The Austin Chronicle

Five Quintessentially Texan Things To Do In Austin

By Alyssa Hiarker, March 7, 2019, 3:45pm, Events Blog

Liberal, laid-back Austin might be known as an outlier when it comes to Texan cities, but Southern charm runs deep through the city. Here’s a guide to five of the most quintessentially Texan things to do in Austin.

Get Down at a Honky Tonk

Skip Sixth Street, pull on your cowboy boots, and get ready to dance your heart out at a honky tonk bar. Broken Spoke (3201 S. Lamar Blvd.) – dubbed by Texas Highway the “Best Dancehall in Texas” – has been delivering on two Texas essentials, two-step and chicken-fried steak, since 1954. If you’ve never two-stepped before, Broken Spoke offers dancing lessons from 8-9pm every Wednesday-Saturday. East Austin’s The White Horse (500 Comal St.) hosts happy hour from 3-8pm Monday-Friday and a taco truck outside so you can satiate your appetite before two-stepping till the crack of dawn. The White Horse provides a plethora of options for beginners to learn some new steps, with blues dance lessons every Tuesday at 7, swing dance lessons every Wednesday at 7, and two step lessons every Thursday, Friday, and Saturday at 7. Travel west for Donn’s Depot (1600 W. 5th St.), which is housed in an old Missouri-Pacific train depot and showcases live swing, country, and modern folk/pop music and a dance floor six nights a week.

Eat Brisket


You’ve probably heard of Franklin Barbecue (900 E. 11th St.) and its world-famous brisket. The brisket is well-worth the wait, but if you don’t want to spend your whole vacation in line, here are some other outstanding brisket options from deep in the heart of Austin. In a city famous for its love of food trucks, Micklethwait Craft Meats (1309 Rosewood Ave.) mixes down-home Texas and funky Austin aesthetics as they serve up brisket and other barbecued tastiness from a vintage Comet trailer in East Austin. Searching for a fancier option? Lamberts (401 W. 2nd St.) presents patrons with beautifully plated brisket from within a refurbished historical Schneider Brothers Building. And putting a Tex-Mex flare on their brisket, Valentina’s Tex Mex BBQ (11500 Manchaca Rd.) combines two Texas traditions with a selection of sandwiches, tacos, and sides that meld the two distinct flavors together. (Still hungry? See the Chronicle's Battle of the Briskets.)

Top Off Dinner With Peach Cobbler

Follow up your brisket dinner with peach cobbler, the most Texan dessert known to man. Austin was one of the first cities to embrace the farm-to-table movement and, in true Austin fashion, Jack Allen’s Kitchen (7720 W. Hwy. 71, plus three more locations), serves fresh peach cobbler made from ingredients from local farms. Other outstanding takes on the Southern home-cooked style dessert can be found at Iron Works Barbecue (100 Red River) and Country Boyz Fixins (4140 E. 12th St.).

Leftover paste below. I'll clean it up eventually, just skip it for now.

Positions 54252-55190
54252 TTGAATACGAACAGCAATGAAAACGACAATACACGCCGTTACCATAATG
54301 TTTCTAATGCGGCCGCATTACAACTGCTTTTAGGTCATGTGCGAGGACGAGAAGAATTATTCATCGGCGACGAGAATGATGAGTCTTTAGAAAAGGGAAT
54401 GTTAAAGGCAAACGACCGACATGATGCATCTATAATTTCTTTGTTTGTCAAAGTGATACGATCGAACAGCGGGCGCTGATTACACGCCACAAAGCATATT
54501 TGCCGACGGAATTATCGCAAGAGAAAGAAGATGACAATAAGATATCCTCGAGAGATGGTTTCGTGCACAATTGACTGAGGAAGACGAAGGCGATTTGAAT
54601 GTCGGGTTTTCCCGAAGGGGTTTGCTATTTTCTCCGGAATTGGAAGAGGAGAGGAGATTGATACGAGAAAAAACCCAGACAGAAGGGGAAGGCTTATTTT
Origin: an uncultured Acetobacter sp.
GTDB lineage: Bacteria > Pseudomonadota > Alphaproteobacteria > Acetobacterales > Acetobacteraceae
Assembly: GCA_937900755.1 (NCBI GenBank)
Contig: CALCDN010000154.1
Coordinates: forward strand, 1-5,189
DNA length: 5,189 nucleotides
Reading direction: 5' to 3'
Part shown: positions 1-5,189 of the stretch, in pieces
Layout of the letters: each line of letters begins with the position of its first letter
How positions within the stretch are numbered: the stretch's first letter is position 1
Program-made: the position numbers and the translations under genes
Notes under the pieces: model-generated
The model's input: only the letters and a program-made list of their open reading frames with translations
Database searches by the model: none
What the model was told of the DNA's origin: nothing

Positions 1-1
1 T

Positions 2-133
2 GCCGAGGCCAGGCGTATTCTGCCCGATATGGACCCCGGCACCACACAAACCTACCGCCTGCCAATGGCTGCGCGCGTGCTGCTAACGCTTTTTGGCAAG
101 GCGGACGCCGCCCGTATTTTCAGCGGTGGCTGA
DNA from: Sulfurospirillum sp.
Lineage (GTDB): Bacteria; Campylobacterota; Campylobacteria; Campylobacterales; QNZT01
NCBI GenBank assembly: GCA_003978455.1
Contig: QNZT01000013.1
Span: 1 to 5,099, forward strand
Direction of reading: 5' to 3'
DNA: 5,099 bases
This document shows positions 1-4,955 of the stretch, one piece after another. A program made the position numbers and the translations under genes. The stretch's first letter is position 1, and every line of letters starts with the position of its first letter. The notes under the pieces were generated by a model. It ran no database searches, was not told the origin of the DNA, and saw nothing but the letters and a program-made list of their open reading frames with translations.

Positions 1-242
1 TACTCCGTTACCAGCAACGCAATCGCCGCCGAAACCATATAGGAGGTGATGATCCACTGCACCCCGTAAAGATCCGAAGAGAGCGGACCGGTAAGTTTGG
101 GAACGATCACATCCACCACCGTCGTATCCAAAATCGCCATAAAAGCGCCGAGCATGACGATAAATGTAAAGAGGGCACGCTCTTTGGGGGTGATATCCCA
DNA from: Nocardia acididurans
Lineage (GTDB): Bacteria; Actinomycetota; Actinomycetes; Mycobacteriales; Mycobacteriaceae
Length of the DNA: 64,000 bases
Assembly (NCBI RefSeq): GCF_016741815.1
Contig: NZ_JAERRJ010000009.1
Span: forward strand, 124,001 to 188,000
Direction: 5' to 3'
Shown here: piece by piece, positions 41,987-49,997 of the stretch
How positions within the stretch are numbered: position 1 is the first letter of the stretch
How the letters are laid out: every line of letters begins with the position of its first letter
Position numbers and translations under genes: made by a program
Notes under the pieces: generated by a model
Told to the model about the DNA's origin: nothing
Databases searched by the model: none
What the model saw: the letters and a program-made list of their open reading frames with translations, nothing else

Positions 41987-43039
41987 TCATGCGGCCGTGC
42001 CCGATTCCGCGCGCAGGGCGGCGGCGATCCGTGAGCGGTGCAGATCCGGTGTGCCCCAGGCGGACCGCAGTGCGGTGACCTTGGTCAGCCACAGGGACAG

Buy Boots

If you’re looking to "dress Texan,” you have to start with the most identifiable statement piece possible: cowboy boots. Easily spotted by the big red boot on the outside of the store located on South Congress, Allens Boots (1522 S. Congress Ave.) sells original Allens Brand boots alongside other brands, such as Liberty Black and Ariat. Also located on the extremely popular tourist destination that is South Congress, Heritage Boot Co. (1200 S Congress Ave.) supplies customers with exquisite handmade boots. (Pro tip: Don’t expect to wear your cowboy boots all day the first day you get them unless you’re prepared for lots of blisters.)

Drink Like a Local

In Austin, we like to keep it local, so when the sparkling water craze swept the country, we rose to the challenge and started making our own fizzy water. Waterloo – the name a nod to Austin’s original moniker – delivers a range of fruit-flavored sparkling waters, with the flavor derived from the fruit themselves. Rambler – founded by the owner of the Mohawk (912 Red River), one of Austin’s staple live music venues – is partnered with Texas Parks & Wildlife Foundation and filtered by Texas Limestone, producing a crisp, natural flavorless sparkling water that actively helps Texas rivers. And with “crisp and clean” printed right there on their cans, Big Swig delivers just that, without flavor or in two subtle flavors, grapefruit and key lime.

In the mood for something stronger? Margaritas are eternally popular, but the lesser-known michelada – a Mexican drink made from beer, lime juice, tomato juice, hot sauce, and a salt-spice rim – is another favorite. An interior Mexican restaurant located near must-see Barton Springs, El Alma (1025 Barton Springs Rd.) invites guests to accompany their michelada with carne asada or any of their other signature dishes. Nestled on Rainey Street, one of Austin’s signature bar districts, Craft Pride (61 Rainey St.) serves micheladas, alongside grapefruit mimosas and” beermosas,” on their weekend brunch menu. And Hotel San José (1316 S. Congress Ave.), known for celebrity visits and the chic ambiance of its downstairs lounge, makes a unique michelada that derives its flavor from soy sauce and Worcestershire sauce.

Congratulations, you’re now a bonafide Texan!

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